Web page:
Classic Cookie Creators
The Good Old Days at Whitman's Toll House
Ruth Wakefield ran a tight ship. Tighter than most, in fact.
“She was as tight as bark on a tree,” said one former waitress who worked for her at the Toll House Inn in Whitman. Wakefield, born in 1903, never intended to get into the restaurant business. Graduating from the Framingham State Normal School Department of Household Arts in 1924, she entered the American workforce as a dietitian. But six years later, she and her husband Kenneth purchased the old Smith house on Bedford Street, partially constructed by Jacob Bates in 1816 and 1817, and finished later that year by Lebbeus Smith and his new wife, Jacob’s sister, Polly. In those days, that land sat in East Bridgewater. In 1875, as part of the great reshuffling of the former Old Abington, the residents of that small section of town seceded from East Bridgewater to join the people of South Abington in a new town: Whitman.
So Ruth and Kenneth opened their restaurant and ran it for the next 37 years, giving it the fictitious date of 1709 and equally fictitious moniker as a “toll house.” As longtime Abington historian Martha Campbell remembered.
“They opened, first, in the depths of the 1929 depression, and soon became known as the place to get a fine, full-course meal, elegantly served, all for $1. People managed to find the dollars and they began flocking here in droves. The dining room, then, was only the front room of the little Cape Cod cottage. The establishment had to grow along with the clientele. Finally, it encompassed the well-known circular ‘garden room,’ built around a great tree trunk. The garden room windows looked out on the well-groomed real garden, which was a perfection at every season.”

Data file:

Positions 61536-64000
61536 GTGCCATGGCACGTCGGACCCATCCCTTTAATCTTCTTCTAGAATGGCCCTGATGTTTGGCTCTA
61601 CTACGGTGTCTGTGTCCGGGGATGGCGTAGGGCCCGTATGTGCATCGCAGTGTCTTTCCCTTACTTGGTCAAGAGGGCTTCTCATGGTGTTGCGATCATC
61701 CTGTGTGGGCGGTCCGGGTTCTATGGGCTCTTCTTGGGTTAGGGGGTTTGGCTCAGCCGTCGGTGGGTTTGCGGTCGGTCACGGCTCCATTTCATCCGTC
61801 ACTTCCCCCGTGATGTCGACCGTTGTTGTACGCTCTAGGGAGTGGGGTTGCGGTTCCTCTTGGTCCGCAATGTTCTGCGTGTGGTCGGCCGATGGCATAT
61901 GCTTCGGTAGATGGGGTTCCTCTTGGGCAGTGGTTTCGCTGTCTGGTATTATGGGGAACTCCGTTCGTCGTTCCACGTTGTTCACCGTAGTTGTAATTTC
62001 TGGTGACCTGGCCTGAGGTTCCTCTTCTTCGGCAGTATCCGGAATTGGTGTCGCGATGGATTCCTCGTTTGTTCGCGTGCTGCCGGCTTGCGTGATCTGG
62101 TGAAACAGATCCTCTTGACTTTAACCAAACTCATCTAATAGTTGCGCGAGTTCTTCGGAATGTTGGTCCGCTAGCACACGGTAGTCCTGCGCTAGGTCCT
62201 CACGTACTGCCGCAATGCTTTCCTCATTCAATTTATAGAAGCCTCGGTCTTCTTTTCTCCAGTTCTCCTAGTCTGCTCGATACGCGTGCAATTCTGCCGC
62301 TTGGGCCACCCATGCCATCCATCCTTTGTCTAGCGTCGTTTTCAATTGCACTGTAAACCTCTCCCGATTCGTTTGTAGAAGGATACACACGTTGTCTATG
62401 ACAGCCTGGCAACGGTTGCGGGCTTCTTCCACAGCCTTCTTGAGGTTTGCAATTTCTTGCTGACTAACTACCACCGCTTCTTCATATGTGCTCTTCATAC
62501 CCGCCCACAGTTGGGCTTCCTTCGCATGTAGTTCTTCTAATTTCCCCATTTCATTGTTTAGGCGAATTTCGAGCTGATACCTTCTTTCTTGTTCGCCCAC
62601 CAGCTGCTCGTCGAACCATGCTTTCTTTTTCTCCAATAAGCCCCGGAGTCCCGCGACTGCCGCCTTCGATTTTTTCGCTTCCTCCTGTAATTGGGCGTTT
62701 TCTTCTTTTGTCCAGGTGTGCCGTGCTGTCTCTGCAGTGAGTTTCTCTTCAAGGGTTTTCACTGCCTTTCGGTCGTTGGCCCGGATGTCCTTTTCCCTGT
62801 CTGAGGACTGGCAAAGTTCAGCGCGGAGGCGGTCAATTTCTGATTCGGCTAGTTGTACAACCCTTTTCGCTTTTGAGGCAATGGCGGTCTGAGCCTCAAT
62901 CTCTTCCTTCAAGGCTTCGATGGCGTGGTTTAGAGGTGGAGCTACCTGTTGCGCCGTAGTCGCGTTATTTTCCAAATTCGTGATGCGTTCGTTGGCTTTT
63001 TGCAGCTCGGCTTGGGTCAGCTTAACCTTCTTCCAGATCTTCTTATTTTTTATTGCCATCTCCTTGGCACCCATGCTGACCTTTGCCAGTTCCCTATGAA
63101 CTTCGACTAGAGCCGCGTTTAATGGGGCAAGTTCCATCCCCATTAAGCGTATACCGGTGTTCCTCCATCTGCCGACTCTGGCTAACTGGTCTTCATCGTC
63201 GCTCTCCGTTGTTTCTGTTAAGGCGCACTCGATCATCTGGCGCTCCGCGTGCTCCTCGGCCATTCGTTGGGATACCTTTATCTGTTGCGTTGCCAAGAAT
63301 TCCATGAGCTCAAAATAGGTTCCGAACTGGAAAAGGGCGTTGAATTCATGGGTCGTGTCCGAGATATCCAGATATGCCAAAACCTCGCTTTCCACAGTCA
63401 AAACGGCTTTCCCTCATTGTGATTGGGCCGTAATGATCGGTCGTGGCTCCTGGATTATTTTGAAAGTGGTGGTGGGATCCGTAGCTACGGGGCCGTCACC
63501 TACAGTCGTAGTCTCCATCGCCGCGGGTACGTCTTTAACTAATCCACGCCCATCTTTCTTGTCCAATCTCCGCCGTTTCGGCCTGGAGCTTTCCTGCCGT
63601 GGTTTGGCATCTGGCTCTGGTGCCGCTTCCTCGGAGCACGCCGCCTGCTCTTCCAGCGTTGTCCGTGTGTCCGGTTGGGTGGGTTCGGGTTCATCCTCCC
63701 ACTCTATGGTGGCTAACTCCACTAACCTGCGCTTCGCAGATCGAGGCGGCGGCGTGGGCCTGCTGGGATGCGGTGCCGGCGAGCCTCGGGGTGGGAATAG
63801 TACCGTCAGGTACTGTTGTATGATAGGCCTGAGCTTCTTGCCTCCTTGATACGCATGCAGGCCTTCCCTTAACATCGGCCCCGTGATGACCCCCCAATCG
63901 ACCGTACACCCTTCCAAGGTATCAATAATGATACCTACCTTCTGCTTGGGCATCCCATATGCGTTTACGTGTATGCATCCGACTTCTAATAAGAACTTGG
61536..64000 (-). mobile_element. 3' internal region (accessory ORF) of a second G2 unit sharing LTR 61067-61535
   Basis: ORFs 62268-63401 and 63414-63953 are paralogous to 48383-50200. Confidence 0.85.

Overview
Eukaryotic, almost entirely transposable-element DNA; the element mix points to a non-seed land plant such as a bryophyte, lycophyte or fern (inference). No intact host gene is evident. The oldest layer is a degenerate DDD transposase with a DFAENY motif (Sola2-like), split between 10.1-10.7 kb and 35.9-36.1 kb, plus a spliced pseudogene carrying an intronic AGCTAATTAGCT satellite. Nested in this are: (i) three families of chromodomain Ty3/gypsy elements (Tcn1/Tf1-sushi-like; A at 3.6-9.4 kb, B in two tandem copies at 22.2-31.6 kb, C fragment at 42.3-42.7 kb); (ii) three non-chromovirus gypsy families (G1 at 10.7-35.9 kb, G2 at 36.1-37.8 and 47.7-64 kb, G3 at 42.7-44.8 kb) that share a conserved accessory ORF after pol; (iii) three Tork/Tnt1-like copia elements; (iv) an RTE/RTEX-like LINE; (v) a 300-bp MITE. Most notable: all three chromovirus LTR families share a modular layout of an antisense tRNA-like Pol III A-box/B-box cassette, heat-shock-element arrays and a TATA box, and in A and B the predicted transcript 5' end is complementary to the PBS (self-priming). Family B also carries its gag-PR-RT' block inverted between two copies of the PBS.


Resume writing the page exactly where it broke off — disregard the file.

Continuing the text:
The Wakefields, driven by Ruth’s sharp eye for style, sought artifacts from around the world, with some of their ornamental glassware being photographed for the Woman’s Day Dictionary of Sandwich Glass in 1963. “The service was elegant, the appointments superb, with real linen and silver, and handsome place plates echoing the table decorations. A large hook was provided under each table corner for hanging milady’s purse out of the way,” remembered Campbell.
Keeping the place looking that way was a chore, said the former waitress. Every napkin had to be folded perfectly. The entire wait staff had to work without paper, committing orders to memory. In order to keep up appearances, Ruth trained her waiters and waitresses to never shout out at the tables, “OK, who had the steak?”
Amidst all of this finery, Ruth Wakefield unwittingly made one of the greatest single contributions to American dessert cuisine. Having run out of baker’s chocolate and desirous of finishing a batch of cookies for the restaurant’s patrons, she dropped pieces of Nestle’s semi-sweet chocolate into the bowl, figuring they would melt. When she pulled the cookies out of the oven, she discovered that they hadn’t and, even more surprisingly, folks loved the cookies as they were. She had mistakenly invented the chocolate chip cookie, although she called it the “Toll House Crunch Cookie.”
Sales soared, and Ruth made a deal with Andrew Nestle himself: the right to print the recipe on packages of Nestle chocolate (which Nestle started to market in morsel form, specifically for cookies) for a free lifetime supply of the chocolate. Chocolate chip cookies became one of America’s favorite desserts. Yet, not everybody had access to them. Our anonymous waitress remembered how at the end of each night, Ruth would bag up the extra cookies and order them thrown out. The wait staff was not allowed to snack on them, whatsoever. One night, though, they took their chance, and ended up paying their price.
“We knew that Ruth wouldn’t be there, so we all put in our order at the end of the evening,” she said. “We wanted a private place in which to eat them after the restaurant closed, and since Ruth wasn’t there, we used her office. Well, guess who walked in. She never said a word. She just looked at what each of us was eating, made eye contact with each of us individually, and walked out. The next week, the exact cost of our desserts was taken out of our paychecks.”
The Wakefields ran the Toll House Inn until 1967. It operated for four more years under new owners until 1971, then closed for good. It burned down in 1984, and today a Wendy’s and a Walgreens occupy the site. Martha Campbell summed up the story of the Wakefields and their Toll House Inn. “Nobody ever really worried about the imaginative date and name for this restaurant. Everybody knew that it was just good promotional technique, and everybody who ever ate there will always remember the days of the Wakefields, which were both ‘good’ and, now, ‘old.’”